Wednesday, December 29, 2010

A Giant’s Perspective: Tour of Bright Blog

A small notification: I wish to inform you, reader, that I will not be writing this particular blog post. Instead (running the risk of seeming like a complete idiot) I’ve allowed a guest blogger to write about the happenings of the recent Tour of Bright and that guess blogger is no other than my bike. Oh yes you read correctly and no it was not a ill placed typo. I am being serious. I figured there are far to many race reports/blogs from the riders point of view, and they often become repetitive and boring. So why not see the race from a new perspective? And what better perspective than the perspective from the machines we ride and race on. It is his first blog post, so be kind.


1. He is Giant TCR Advanced SL 1
2. He is very young (Tour of Bright was his first ever ride/race)
3. Will only have Shimano components, as they look and feel the best on him.
4. Holds the strong belief that red bikes do not go faster than others, for he is black and rides quite fast, thank you very much.
5. Has a two brothers, one went off to be sold at a bike store and the other turned Pro becoming a team bike for Rabobank.

I now leave it to him:

The First Ride

It was overwhelming, that wait. After all the preparation, building and fiddling that encompassed my creation, it finally was time. Time to meet my owner. What was he going to be like? Big, small, skinny? I couldn’t help but wonder. It was late afternoon, the sun was beginning its slow decent behind the hills and I sat patiently on the bike stand in the town of Bright, Victoria. As he arrived anticipation filled my carbon body and if I had a heart I am certain it would have been beating million miles an hour. Most of the other Drapac Professional Cycling riders and their bikes had been united, they were mostly all kited up and ready for a ride. My owner (by now I had figured out his name was Adam) quickly went around shaking hands and saying hello the rest of the team. Hurry up! I thought. All I wanted to do was get out on the road. Go for my first ride.

A few mintues later, Adam came from one of the rooms, now wearing the new Drapac kit. He looked down at himself and the new kit, I could tell (as it was written all over his face) he was not used to seeing the red below him. Like me, he was a new addition to the Drapac Cycling Team, and this too would be his first race with the team. I think he was almost more excited then me, and that’s saying something. Scanning the labels of names on the other bikes he finally spotted me, the “Phelan A” and Australian flag stickers on my body standing out in the lowering sun. Smiling he picked me up, and looking across to the team mechanic he spoke “Shit it’s light!”. Yes, I thought, of course I’m light. Hoping on, we rode out of the accommodation and onto the smooth road, finally I was on my first ride. Giant Australia drove along next to us for the ride, a camera in hand they took pictures of me, the other bikes and their riders; I remember exactly how a felt that ride: like a movie star. What better first ride could you get too? There was no rain, no wind, and I didn’t even get dirty. After the short ride, the humans went to dinner. When they returned I could tell my owner was enjoying the dynamic of the team, the people, the staff and of course most importantly (if I don’t say so myself) the bikes. Tomorrow would be my first race. Tour of Bright Stage One. I couldn’t wait!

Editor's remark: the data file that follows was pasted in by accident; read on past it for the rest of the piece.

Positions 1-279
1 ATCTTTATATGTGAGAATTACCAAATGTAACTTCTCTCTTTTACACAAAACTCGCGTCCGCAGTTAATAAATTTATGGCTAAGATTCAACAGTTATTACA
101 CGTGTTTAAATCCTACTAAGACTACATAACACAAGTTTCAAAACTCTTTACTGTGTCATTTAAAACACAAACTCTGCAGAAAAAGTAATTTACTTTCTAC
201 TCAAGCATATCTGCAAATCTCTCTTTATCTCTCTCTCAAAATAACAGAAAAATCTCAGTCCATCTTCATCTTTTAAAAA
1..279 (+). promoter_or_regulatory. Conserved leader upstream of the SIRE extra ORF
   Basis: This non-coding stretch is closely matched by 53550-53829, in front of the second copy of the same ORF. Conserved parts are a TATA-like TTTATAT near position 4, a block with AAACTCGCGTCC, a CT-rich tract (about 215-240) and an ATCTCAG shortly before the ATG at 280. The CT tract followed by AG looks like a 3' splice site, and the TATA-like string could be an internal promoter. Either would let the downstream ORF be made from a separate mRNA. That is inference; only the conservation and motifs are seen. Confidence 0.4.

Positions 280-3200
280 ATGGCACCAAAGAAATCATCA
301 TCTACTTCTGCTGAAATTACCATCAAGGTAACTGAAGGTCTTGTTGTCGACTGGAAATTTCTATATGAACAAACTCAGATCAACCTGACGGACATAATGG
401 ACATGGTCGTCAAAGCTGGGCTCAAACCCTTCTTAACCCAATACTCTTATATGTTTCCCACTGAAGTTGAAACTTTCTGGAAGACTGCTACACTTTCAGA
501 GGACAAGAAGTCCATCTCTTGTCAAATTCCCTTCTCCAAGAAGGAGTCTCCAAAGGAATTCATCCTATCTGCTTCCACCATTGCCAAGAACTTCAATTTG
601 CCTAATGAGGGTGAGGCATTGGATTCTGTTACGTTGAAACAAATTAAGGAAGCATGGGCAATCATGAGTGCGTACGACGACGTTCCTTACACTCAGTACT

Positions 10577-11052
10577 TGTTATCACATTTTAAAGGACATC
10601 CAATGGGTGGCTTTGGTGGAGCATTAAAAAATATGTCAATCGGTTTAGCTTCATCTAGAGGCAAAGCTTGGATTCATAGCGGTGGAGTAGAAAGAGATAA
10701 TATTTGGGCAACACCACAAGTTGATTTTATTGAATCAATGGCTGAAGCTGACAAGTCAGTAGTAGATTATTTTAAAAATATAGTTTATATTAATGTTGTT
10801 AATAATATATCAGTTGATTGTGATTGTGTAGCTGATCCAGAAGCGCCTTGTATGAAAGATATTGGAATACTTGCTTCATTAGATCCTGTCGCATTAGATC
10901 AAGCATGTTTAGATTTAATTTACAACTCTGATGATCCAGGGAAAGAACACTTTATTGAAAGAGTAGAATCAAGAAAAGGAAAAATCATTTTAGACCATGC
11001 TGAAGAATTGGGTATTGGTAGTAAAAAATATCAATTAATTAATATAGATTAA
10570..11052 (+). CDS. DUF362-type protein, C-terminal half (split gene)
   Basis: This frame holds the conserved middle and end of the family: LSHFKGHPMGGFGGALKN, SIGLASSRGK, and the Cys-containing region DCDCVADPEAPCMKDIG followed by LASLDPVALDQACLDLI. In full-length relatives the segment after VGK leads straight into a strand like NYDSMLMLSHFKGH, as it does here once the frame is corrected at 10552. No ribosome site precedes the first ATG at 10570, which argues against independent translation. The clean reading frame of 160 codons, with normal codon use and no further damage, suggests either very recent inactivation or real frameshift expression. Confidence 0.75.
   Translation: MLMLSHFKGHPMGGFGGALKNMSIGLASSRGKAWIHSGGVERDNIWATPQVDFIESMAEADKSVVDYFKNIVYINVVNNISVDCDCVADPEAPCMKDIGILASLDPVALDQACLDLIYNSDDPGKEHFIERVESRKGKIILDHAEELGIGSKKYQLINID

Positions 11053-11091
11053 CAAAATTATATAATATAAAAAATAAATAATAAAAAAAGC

Stage One- Tour of Bright

The excitement of the day before, I must admit, was dulled down considerably when the morning greeted us with torrential rain. The rain was heavy, thick and it didn’t seem as though it was going anywhere quick. So I then came to the simple realisation: I’m going to have to get wet today. It would seem I was quite wrong with this realisation however when moments before heading out the start the black clouds above broke ranks separating and dispersing, clearing away to reveal the clear blue sky underneath. How a day can change so suddenly. My self, my owner and the rest of the team then road to the start line, how good it was not to get wet.

Stage One began fast. The attacks came as soon the the flag from the neutral car finally waved down, and with those attacks came counter attacks and even more attacks after that. A few splits were gained, but nothing was seeming to be able to stay. My owner pushed hard the pedals and I responded quickly, following every order his legs gave me. We made a number of the early failed attempts of the EB (Early Break), but it wasn’t until around 40km into the race did the break finally manage to establish itself. Around 11 or 12 riders and their bikes made the breakaway group and 6 of those would be Giant’s and their owners from Drapac. It was a good position to be in. The break worked well together and soon the gap grew to several minutes, this was going to be the winning group- there was no question about that. The penultimate climb saw the first move that would spilt up the breakaway. Lachlan Norris, MTBer and full time stomper, attacked. Stuart Smith was quick to follow and myself, Adam, and Adiq on his bike latched on to Stu’s wheel joining Norris out in front. There was now four of us ahead. Not long after, Joe Lewis, bridged the gap making it five riders ahead of the remains of the break.

On the descent a few things occured:

1. Adiq got a flat tyre. Leaving four of us out the front.
2. Several attacks
3. Two got away, Joe Lewis and my owner, both wearing red.